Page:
Genetic predisposition to multiple myeloma
  
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DOI:10.46701/BG.2020012020103
KeyWord:plasma cell malignancy, germline risk, racial and ethnic factors, GWAS
           
AuthorInstitution
Yan Cheng Division of Hematology and Oncology, Medical College of Wisconsin, Milwaukee 53226, WI, USA.
Fumou Sun Division of Hematology and Oncology, Medical College of Wisconsin, Milwaukee 53226, WI, USA
Xing Cui Department of Hematology, Affiliated Hospital of Shandong University of Traditional Chinese Medicine, Jinan, Shandong 250014, China.
Siegfried Janz Division of Hematology and Oncology, Medical College of Wisconsin, Milwaukee 53226, WI, USA.
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Abstract:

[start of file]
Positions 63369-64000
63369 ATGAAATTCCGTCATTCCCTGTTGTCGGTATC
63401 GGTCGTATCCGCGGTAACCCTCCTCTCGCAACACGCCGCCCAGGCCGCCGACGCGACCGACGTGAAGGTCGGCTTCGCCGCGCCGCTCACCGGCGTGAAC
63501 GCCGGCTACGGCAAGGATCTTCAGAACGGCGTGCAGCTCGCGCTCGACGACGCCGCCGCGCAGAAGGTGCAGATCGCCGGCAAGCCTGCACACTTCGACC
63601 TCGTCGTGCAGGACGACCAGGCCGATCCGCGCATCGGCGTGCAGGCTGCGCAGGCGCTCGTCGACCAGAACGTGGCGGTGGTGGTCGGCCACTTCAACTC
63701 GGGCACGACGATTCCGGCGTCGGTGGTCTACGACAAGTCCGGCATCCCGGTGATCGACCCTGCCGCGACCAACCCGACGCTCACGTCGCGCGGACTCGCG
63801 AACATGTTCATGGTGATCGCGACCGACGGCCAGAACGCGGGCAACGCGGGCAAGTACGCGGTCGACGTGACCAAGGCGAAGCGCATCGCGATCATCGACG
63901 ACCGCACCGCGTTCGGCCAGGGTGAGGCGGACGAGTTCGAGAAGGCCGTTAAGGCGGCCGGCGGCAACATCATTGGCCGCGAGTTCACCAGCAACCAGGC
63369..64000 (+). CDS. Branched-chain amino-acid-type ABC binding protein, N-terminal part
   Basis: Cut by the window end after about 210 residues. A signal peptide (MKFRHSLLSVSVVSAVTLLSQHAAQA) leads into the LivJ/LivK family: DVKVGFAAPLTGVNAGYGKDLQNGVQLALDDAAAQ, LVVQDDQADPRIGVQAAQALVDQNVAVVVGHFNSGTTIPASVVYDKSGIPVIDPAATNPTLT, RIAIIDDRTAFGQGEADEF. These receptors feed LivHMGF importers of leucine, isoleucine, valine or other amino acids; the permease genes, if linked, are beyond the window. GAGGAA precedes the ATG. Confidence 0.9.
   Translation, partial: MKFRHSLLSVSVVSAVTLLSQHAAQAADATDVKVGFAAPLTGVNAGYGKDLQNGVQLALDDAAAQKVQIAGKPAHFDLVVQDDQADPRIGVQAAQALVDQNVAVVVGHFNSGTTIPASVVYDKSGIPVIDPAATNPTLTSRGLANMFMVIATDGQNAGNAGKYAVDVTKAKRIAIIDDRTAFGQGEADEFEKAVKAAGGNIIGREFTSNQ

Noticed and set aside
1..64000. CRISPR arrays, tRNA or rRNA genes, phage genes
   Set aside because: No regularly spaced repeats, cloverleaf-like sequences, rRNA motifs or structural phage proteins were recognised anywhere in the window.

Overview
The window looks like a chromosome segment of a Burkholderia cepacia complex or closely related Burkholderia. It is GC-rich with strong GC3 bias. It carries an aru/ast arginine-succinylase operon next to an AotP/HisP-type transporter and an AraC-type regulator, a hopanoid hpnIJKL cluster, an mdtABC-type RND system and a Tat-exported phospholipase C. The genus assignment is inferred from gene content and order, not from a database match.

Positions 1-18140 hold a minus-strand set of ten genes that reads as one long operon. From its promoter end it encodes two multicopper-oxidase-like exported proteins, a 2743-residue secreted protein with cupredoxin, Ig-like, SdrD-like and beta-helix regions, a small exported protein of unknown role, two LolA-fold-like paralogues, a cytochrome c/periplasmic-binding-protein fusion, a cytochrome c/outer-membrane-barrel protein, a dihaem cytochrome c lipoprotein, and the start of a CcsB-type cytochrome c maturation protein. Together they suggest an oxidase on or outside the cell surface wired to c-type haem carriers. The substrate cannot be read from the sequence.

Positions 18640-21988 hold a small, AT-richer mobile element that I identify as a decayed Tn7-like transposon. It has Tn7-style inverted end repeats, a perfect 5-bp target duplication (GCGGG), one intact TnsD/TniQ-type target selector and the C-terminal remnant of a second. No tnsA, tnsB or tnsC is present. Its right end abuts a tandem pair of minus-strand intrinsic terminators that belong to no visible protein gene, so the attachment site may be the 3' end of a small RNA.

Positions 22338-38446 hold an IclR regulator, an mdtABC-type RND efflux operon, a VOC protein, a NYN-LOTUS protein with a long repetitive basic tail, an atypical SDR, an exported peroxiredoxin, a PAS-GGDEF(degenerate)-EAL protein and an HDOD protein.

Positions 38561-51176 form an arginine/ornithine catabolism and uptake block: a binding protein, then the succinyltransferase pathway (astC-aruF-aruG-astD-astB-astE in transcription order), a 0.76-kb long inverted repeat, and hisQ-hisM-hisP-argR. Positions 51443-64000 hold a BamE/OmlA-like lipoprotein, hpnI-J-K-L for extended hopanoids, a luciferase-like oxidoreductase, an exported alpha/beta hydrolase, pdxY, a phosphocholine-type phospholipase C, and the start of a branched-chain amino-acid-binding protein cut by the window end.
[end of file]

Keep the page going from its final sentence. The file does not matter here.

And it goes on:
Genetic myeloma risk research relied on genome-wide association studies to identify 24 common but lowimpact germline predisposition alleles that account for an estimated one eighth of the heritable myeloma risk in Caucasians. Next-generation sequencing, particularly whole-exome sequencing, uncovered a handful of rare but high-impact myeloma risk loci that convey intriguing clues about etiology. The recent discovery of NCOA1 as a myeloma susceptibility gene in Han Chinese has set the stage for the more complete elucidation of the genetic myeloma risk across ethnic barriers. Validating individual myeloma risk loci at the functional level and integrating predisposition genes in genetic networks and biological pathways are important research tasks going forward. Candidate pathways that are currently emerging include plasma cell development, autophagy, telomere maintenance, and cell cycle regulation. An outstanding knowledge gap in the area of gene-environment interaction concerns the possibility that tumor-promoting effects of myeloma susceptibility alleles depend on specific environmental or occupational exposures. An implicit promise of myeloma risk research is the detection of new molecular targets for myeloma treatments and preventions. A related outcome is new biomarkers for patient stratification, prognostication, and development of individualized treatment plans.
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